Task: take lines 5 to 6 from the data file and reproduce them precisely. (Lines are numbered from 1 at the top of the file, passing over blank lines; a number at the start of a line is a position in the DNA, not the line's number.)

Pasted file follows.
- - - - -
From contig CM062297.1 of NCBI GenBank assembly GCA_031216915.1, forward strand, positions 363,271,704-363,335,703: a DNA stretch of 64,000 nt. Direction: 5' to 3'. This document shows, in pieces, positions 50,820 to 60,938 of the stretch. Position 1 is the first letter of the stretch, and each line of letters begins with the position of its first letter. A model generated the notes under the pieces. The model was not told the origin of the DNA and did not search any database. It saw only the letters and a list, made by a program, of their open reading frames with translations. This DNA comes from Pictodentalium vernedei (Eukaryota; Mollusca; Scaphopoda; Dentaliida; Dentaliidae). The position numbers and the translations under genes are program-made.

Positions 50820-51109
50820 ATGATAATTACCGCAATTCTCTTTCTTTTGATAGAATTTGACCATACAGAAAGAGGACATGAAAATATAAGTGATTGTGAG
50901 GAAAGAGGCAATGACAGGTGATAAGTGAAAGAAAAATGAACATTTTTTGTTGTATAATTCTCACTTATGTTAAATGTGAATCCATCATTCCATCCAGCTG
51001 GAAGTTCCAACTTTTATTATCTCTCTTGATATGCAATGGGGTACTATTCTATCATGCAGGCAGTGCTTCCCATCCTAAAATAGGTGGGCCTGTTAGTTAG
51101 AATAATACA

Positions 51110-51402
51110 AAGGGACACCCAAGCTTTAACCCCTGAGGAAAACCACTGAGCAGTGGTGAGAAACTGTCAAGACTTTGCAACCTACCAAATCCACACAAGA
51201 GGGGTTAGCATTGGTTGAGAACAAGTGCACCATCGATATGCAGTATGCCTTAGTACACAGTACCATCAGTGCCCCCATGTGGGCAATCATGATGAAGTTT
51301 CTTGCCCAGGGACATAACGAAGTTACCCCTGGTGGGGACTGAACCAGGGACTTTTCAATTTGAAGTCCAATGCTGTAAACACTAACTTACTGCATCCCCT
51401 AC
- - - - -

51001 GAAGTTCCAACTTTTATTATCTCTCTTGATATGCAATGGGGTACTATTCTATCATGCAGGCAGTGCTTCCCATCCTAAAATAGGTGGGCCTGTTAGTTAG
51101 AATAATACA